How to use Jellyfin to stream movies, music, and more right from your hard drive

This open-source program help you build your own Netflix or Spotify.
The main Jellyfin interface on a web browser.
Jellyfin can handle all of your media. Jellyfin

If you have movies, TV shows, and music stored on your computer that you want to stream to other devices inside and outside of your home, there aren’t too many options purpose-built for the job. You’ve probably heard of Plex, but there’s another option: the open-source Jellyfin.

Both Jellyfin and Plex turn your computer into a media server, allowing you to send any media stored there to any other device where you have them installed. It’s like having your own personal Netflix or Spotify. Jellyfin, though, is completely free to use (some Plex features, like downloading to mobile devices, require a $5-per-month Plex Pass subscription).

Whether you’re a seasoned Plex user looking for an alternative or are just getting started with this kind of technology, Jellyfin is worth a look. It’s not difficult to configure: All you need to get started are some folders of locally stored movies, TV shows, and music.

How to set up Jellyfin

The setup screen inside Jellyfin.
Jellyfin Server is the tool you need for setup. David Nield

Whether you have a bunch of home movies, burned CDs from your teenage years, or recordings you just can’t get anywhere else anymore, Jullyfin supports all of the most common formats. These include H.264 for video and MP3 for audio, and there is a format compatibility list you can check. If a file type is supported, you can stream it straight from your Windows or macOS computer.

When setting up Jellyfin, you’ll first need to make sure all your locally stored content is indexed and available. Click Download Now from the Jellyfin homepage and pick the software that matches the desktop operating system you’re using—just make sure Server is selected at the top, as this is the program that will get your files ready to stream. Here we’re looking at the Windows server tool, but it’s similar on other platforms.

[Related: How to stream your personal video collection to any device]

Run the Jellyfin Server tool after installation and its interface will pop up in your default web browser. Most of Jellyfin’s setup steps are quite straightforward, and you’ll quickly come to an Add Media Library button: Click this, and you can point the program toward the media storage folders on your computer by using the plus icon next to Folders. Check the Enable real time monitoring box, and whenever you add new files to your selected folders, Jellyfin will automatically put them in your media library.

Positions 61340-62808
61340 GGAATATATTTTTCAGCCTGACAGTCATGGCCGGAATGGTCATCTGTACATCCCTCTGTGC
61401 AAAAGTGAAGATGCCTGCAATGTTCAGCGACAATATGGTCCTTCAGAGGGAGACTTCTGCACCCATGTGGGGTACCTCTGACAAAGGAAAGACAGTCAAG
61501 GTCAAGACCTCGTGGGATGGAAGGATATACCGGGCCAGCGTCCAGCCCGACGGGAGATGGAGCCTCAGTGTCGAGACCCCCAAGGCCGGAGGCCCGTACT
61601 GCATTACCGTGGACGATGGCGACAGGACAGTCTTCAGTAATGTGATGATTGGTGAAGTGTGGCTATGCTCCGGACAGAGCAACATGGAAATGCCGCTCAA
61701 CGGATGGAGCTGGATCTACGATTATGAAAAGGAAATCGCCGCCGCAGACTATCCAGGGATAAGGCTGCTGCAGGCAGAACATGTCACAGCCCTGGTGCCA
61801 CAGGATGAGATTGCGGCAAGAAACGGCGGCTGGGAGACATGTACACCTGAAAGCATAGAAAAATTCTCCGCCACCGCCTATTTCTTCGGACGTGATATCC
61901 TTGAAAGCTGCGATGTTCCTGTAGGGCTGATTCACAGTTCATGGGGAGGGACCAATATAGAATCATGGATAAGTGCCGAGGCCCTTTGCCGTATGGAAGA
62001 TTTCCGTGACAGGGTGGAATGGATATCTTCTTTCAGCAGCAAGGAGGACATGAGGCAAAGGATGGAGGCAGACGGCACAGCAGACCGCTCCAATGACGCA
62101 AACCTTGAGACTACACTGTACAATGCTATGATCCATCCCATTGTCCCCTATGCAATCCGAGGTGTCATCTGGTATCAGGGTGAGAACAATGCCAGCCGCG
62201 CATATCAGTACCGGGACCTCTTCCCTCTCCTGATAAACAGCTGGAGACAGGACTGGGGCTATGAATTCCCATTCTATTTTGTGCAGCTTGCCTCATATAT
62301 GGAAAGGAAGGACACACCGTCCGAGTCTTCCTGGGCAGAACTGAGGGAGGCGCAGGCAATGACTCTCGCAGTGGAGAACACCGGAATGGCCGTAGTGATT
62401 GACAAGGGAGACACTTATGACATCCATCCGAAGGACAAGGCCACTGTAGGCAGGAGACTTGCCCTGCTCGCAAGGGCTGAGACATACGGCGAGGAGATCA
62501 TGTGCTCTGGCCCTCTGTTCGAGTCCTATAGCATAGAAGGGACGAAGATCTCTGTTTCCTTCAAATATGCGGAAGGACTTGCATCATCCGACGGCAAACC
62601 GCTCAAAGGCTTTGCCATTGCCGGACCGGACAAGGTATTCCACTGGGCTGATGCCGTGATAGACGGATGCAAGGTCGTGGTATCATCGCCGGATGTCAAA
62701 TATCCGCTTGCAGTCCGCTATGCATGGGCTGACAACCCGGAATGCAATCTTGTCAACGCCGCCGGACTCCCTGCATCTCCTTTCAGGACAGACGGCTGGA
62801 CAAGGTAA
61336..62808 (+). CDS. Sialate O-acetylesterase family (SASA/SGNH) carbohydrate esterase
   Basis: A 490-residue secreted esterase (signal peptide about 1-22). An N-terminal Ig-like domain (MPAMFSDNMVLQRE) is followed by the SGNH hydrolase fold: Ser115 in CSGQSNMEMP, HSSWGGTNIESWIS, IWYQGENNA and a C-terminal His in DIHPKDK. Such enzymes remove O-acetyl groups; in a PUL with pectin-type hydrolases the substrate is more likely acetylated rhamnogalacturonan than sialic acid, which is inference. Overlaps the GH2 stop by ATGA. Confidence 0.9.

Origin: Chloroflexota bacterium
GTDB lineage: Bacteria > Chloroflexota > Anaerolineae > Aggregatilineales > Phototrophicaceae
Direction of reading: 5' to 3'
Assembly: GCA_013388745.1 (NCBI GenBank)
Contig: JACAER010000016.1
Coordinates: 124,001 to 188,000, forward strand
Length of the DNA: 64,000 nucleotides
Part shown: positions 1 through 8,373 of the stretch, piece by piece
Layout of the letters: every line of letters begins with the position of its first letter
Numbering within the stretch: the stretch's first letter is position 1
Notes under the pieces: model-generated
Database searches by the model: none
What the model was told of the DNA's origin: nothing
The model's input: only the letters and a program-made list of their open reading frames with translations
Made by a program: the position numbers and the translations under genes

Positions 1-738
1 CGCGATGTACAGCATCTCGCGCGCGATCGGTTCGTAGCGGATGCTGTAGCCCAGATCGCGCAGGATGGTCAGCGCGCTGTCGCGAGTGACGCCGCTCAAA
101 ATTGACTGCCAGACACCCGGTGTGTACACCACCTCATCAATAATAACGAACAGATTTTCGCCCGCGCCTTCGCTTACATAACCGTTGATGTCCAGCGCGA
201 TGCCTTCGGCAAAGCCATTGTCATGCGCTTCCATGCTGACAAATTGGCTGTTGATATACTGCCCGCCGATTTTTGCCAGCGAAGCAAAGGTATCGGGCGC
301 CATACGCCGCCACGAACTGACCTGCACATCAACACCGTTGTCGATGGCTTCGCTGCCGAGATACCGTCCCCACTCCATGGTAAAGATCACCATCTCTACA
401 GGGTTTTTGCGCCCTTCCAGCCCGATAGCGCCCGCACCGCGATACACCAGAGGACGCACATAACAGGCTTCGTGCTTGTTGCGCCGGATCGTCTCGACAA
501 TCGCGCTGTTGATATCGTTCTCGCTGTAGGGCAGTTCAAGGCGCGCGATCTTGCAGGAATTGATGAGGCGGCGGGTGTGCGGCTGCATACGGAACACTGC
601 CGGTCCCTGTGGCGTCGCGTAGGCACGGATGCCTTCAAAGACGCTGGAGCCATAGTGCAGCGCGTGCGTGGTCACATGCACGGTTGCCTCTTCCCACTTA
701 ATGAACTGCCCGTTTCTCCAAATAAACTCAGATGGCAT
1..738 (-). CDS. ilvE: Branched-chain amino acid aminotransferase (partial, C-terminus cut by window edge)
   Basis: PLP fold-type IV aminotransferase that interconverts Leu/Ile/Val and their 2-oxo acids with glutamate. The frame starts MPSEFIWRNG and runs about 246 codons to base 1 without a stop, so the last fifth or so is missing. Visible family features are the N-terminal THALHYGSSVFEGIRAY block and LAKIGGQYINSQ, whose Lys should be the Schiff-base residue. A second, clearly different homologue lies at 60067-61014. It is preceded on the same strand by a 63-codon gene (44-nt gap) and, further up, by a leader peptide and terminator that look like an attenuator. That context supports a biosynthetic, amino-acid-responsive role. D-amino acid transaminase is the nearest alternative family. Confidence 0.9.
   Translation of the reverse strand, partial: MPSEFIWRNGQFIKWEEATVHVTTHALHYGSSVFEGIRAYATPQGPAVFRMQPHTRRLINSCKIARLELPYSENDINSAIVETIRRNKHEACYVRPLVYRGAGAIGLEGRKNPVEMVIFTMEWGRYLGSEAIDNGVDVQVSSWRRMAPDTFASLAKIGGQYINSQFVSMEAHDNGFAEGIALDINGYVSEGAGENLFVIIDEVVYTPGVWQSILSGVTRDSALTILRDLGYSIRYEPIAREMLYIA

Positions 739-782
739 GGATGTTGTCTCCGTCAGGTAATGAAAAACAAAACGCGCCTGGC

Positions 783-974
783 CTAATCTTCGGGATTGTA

After a few seconds (or minutes, depending on how many files you’ve got), your library should be scanned and ready to access—you can access it from the Libraries option on the left of the main Jellyfin interface. The same screen lets you add more folders to your library: Just click on one of the existing collections, like Shows, Movies, or Music. Further options on the same screen let you choose whether or not Jellyfin automatically pulls imagery like album art from the web.

That’s all that’s really required to set up a Jellyfin library. There are a range of other options available in the various screens within the Jellyfin Server tool, but you can leave most of them in the default configuration until you get more familiar with the software. However, if you want to stream files outside of your local network, you’ll need go to the Networking page and enable Allow remote connections to this server.

Tips for using Jellyfin

Jellyfin watch history.
Your Jellyfin watch history will be synced across devices. David Nield

On the computer where your media files are stored, you can use any media player you like to watch or listen to them. The Jellyfin Server program can do the job as well, if needed. To use it, open the app in your web browser, and you’ll see your media library on the first screen. Click on anything you see to browse the folder or play the file.

Your watching and listening history will sync across devices—so you can, for example, start watching a film on your laptop and finish it on your phone. If anything is labeled incorrectly, click the three dots next to the file and choose Edit metadata. For TV shows, for example, that would be the episode title and the year of release. If you add a link to the relevant listing on the IMDb website, some of this information will be filled out automatically.

[Related: 6 streaming tools to help you watch TV better]

For other computers, you can use the same Jellyfin Server tool to watch content over the web: Just skip the adding a library part of the setup process. As long as you log in using your Jellyfin username and password, you’ll see the files you added on the other computer. Bear in mind that the original computer—the one acting as the media server—has to be switched on if you want to do any streaming.

Head back to the Jellyfin downloads page, and you’ll see there are apps available for Roku, Android TV, and the WebOS software that runs on LG TVs. It’s not quite as comprehensive a selection as you get with Plex, but Jellyfin is getting there. There are also official apps available for Android and iOS, for getting your content on phones and tablets, and you can also use these apps to make playlists with your files.

There’s lots more to dig into with Jellyfin, and we’d recommend checking out the official documentation and the Jellyfin subreddit for more information. You should find everything you need there for going beyond the basics with the software, whether that’s accessing your content remotely over the web or filtering through your library (by genre, for example) as it starts to grow in size.